L’s main claim was one of defamation arising out of his involvement with health and social care professionals employed by the first and second defendants.
In the past, L had presented to the Accident & Emergency department on a number of occasions with throat and head pain. This was later diagnosed as mandibular joint syndrome, a stress related condition causing pain in the neck and face. He was diagnosed as suffering from depression and anxiety. He was referred to his local community mental health team. He was later admitted to hospital as a voluntary patient for treatment for his condition. After his discharge he was reported to be harassing residents of the flats where he lived and a Mental Health Act assessment was carried out on him. He was displaying signs of hypomania and was admitted to hospital under s.2 of the Act. He was given medication and discharged following a diagnosis of bipolar affective disorder.
L applied for and received copies of his medical notes after his discharge. His claims arose from what he described as “malicious false defamatory allegations in the medical notes that were published by the named defendants.” At the end of the claims he also alleged violations of his rights under articles 3 and 6 ECHR as a result of the defamatory remarks.
The judge raised the issue of the current state of the claimant’s mental health and the issue of his capacity but was satisfied that L was not under a disability, not having any information before him to indicate that L was currently unwell and because L had been able to articulate his arguments before the court in a coherent and sustained manner. The basis of the claims appeared to be the passing on of information relating to L’s mental health by Approved Social Workers to other professionals. This included observations made in the course of formal records which formed part of the assessments to determine whether L should be detained under the Act, or for investigating his mental health generally with a view to determining appropriate treatment for his social care.
The defendants made a number of submissions in support of their application to strike out L’s claims. They submitted firstly that s.139 of the Act was engaged and that L should have obtained the leave of the High Court before commencing proceedings against the defendants. Most of his claims were also time barred under s.4 (a) of the Limitation Act 1980. They submitted further that there were no grounds for granting leave and that the claims should be struck out. Section 139 of the Act is intended to strike a balance between the legitimate interest of an applicant to be allowed to seek the adjudication of the courts upon any claim which is not frivolous, vexatious or an abuse of process, and the equally legitimate interests of the respondents to such an application, not to be subjected to the risk of being harassed by baseless claims by those who have been treated under the Act. “The real issue is whether the applicant’s complaint appears to be such that it deserves fuller investigation.” Winch v Jones 1986 applied. The defendants submitted that none of L’s claims had any reasonable prospect of success and that they should be struck out under CPR 24. Since the context for the publication of the allegedly defamatory material was in the performance of statutory and clinical functions by health and social care professionals acting in the course of their duties, it attracted qualified privilege unless L could show bad faith or lack of reasonable care, as required under s139 (1) of the Act.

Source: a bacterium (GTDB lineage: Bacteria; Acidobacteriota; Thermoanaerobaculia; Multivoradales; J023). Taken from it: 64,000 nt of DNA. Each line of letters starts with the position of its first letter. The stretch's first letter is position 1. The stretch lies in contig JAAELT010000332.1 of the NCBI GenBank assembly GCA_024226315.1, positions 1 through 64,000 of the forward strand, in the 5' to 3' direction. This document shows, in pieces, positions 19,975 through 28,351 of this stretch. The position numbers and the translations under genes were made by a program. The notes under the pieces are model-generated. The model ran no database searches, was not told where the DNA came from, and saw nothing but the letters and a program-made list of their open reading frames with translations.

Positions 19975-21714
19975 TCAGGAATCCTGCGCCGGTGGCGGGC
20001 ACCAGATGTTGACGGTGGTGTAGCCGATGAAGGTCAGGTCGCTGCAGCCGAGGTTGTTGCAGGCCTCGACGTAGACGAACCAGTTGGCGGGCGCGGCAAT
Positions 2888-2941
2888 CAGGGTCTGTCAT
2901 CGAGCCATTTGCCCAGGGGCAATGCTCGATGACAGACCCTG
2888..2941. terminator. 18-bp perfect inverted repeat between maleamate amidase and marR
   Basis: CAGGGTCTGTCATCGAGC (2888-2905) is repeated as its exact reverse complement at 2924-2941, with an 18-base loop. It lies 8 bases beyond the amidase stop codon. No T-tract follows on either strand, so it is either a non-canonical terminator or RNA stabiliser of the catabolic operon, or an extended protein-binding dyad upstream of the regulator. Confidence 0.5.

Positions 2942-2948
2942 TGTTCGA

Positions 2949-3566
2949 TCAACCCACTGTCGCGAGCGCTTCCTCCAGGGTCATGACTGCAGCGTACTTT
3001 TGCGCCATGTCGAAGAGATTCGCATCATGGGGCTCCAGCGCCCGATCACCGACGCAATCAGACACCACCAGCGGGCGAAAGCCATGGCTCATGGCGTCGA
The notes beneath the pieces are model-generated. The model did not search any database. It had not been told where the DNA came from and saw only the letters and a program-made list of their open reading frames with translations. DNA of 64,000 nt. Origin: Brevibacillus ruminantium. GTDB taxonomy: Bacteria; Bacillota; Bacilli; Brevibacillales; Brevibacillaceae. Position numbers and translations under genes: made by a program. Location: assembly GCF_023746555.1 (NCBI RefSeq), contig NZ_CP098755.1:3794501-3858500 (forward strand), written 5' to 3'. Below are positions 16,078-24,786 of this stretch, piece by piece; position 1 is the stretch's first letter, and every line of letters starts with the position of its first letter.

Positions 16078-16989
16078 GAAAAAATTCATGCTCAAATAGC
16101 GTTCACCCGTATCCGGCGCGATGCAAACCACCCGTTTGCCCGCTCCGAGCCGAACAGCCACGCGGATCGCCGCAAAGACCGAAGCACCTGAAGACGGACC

The court held that the assertions of malice in the claims had no reasonable prospect of success and should be struck out under CPR 24. The claims did not merit further investigation and it was neither proportionate nor in the interests of justice to permit them to proceed further. The proceedings were therefore a nullity since no leave was obtained from the High Court.
However the court refused the Defendant’s application for a civil restraint order pursuant to CPR 3.11 for “persistently issuing claims or making applications which are totally without merit.” The court held that this threshold had not been met by L who had only abandoned one previous claim and his conduct was not “persistent”.